Sivut kuvina

ment, and that the intent ought to have been averred, to provoke the prosecutor to a breach of the peace. Wegener's case, 1 Stark. N. P. C. 245 (a). The allegation of intent is divisible, ante, p. 93.

Venue.] The libel must be proved to have been published in the county in which the venue is laid. Where the libel is once published, the party is guilty of a publication in every county in which such libel is afterwards published (1). Johnson's case, 7 East, 65, B. N. P. 6. So if he sent it to be printed in London, it is his act if the publication is there. Upon an information for a libel, in the county of Leicester, it appeared that it was written in that county, and delivered to a person who delivered it to B. (who was not called) in Middlesex. It was inclosed in an envelope, but there was no trace of a seal. The judge directed the jury, that as B. had it open, they might presume that he received it open, and that as the defendant wrote it in the county of Leicester, it might be presumed that he received it in *that county. The defendant hav- [ *608 ] ing been found guilty, it was urged, on a motion for a new trial, that there was no evidence of a publication in Leicestershire; but the Court of King's Bench (diss. Bayley, J.,) held that the direction of the judge was proper, and that if the delivery open could not be presumed, a delivery sealed, with a view to and for the purpose of publication, was a publication; and they held that there was sufficient to presume some delivery, either open or sealed, in the county of Leicester. Burdett's case, 4 B. and A. 95. In the above case the question was discussed, whether it was essential that the whole offence should be proved to have been committed in the county in which the venue was laid. Holroyd, J., expressed an opinion that the composing and writing a libel in the county of L., and afterwards publishing it, though that publication was not in L., was an offence which gave jurisdiction to a jury of the county of L., (Beer's case, 2 Salk. 417; Carth. 409; Knell's case, Barnard. K. B. 305,) and that the composing and writing with intent afterwards to publish, was a misdemeanor; but Bayley, J., held that the whole corpus delicti must be proved within one county, and that there was no distinction in this respect between felonies and misdemeanors. Abbott, J., said, that as the whole was a misdemeanor compounded of distinct parts, each of which was an act done in the prosecution of the same criminal intention, the whole might be tried in the county of L., where one of those acts had been done.

The post marks upon letters (proved to be such) are evidence that the letters which bear them were in the offices to which the post marks belong at the times denoted by the marks. Plumer's case, Russ. and Ry. 264 (b). But the mark of double postage having been paid, is not, of itself, proof that the letter contained an inclosure. Id.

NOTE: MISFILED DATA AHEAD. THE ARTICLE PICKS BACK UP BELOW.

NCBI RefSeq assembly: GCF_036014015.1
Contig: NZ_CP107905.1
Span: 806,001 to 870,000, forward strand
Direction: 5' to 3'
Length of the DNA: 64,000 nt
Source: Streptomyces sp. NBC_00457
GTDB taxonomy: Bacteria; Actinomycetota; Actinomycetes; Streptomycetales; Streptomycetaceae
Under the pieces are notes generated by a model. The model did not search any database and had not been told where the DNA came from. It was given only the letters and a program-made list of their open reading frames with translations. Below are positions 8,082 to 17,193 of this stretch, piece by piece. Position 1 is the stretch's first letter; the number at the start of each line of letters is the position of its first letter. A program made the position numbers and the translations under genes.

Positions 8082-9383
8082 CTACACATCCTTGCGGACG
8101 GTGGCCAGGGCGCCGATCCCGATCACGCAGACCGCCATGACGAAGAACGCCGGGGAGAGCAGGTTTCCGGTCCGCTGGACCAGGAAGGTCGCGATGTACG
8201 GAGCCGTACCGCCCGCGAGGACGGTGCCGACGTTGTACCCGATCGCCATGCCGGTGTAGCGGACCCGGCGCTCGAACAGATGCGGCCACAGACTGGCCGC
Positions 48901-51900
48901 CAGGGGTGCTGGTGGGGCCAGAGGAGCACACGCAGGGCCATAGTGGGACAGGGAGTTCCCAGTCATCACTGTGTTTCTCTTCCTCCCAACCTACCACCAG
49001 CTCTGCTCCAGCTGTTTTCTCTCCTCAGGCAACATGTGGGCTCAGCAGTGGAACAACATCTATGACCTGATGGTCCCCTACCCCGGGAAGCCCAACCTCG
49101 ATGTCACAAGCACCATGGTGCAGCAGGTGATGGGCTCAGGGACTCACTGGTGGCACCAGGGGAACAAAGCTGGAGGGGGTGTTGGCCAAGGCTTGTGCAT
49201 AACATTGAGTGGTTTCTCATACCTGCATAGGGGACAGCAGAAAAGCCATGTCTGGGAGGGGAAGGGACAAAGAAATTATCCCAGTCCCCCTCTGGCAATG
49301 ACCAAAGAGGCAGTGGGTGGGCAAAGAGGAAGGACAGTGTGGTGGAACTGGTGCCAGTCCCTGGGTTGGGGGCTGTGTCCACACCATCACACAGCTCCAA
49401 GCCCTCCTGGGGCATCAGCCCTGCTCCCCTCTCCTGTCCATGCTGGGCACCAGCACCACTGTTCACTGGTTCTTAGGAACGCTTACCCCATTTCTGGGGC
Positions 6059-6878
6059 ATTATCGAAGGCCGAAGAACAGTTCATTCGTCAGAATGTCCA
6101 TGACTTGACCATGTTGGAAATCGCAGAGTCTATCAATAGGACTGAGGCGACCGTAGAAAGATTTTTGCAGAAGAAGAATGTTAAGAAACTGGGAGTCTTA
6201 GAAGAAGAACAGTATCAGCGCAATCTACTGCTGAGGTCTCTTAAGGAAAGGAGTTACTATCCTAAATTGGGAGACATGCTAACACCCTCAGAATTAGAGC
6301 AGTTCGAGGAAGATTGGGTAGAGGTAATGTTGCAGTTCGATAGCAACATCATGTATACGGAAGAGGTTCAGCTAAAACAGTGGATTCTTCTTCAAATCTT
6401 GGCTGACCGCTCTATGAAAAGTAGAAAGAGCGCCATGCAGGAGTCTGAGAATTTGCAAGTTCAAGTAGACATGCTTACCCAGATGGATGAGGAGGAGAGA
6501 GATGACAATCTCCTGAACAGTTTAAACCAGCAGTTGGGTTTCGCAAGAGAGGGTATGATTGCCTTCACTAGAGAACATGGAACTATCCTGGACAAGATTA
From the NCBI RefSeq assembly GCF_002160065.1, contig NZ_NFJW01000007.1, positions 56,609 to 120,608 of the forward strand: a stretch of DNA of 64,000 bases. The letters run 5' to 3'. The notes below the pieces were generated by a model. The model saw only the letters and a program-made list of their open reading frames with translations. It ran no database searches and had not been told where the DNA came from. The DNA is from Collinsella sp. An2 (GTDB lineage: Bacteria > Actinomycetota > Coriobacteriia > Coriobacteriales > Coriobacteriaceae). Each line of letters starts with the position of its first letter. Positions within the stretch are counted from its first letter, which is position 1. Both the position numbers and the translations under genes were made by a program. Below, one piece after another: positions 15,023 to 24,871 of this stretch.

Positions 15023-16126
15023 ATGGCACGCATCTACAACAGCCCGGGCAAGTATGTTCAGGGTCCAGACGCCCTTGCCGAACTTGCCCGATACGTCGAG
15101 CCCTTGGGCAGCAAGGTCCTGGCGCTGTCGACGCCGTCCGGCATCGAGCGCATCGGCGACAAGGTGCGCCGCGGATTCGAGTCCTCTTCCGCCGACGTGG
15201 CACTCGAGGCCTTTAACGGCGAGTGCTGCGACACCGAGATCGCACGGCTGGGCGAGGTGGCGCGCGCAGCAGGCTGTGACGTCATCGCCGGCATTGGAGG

Proof of a newspaper under the requisitions of the statute 38 Geo. 3, c. 78, ante, p. 601, was held to be proof that the paper was published in the county where the printing is described to be. Hart's case, 10 East, 94.

A letter containing a libel was proved to be in the handwriting of A., to have been addressed to a party in Scotland, to have been received at the post-office at C. from the post-office at H., and to have been then for

(1) So in the case of a newspaper printed in one state, and circulated in another. Comm. v. Blanding, 3 Pick. 304. See the cases cited ante, p. 590, n. 2.

(a) Eng. Com. L. Rep. iii. 280. (b) 1 Eng. C. C. 264.

warded to London to be forwarded to Scotland. It was produced at the trial with the proper post mark, and with the seal broken. This was held to be sufficient evidence of the letter having reached the person to whom it was addressed, and of its having been published to him. Warren v. Warren, C. M. and R. 250; 4 Tyr. 850.

Proof for the defendant.] As the offence of publishing a libel consists in the malicious publication of it, which, as already stated, is in general inferred from the words of the alleged libel itself, it is competent to the defendant in all cases, to show the absence of malice on his part. He cannot, it is true, give in evidence matter of justification, that is to [ *609] say, he cannot admit the publication to be *malicious, and then rely for his defence upon circumstances which show that he was justified, however malicious the libel may be, but he is not precluded from giving evidence of those circumstances which tend to prove that the original publication of the libel was without malice (1). It may, perhaps, be laid down as a rule, that the matters which might be given in evidence under the general issue in an action, in order to disprove malice, are also admissible for the same purpose upon the trial of an indictment or information.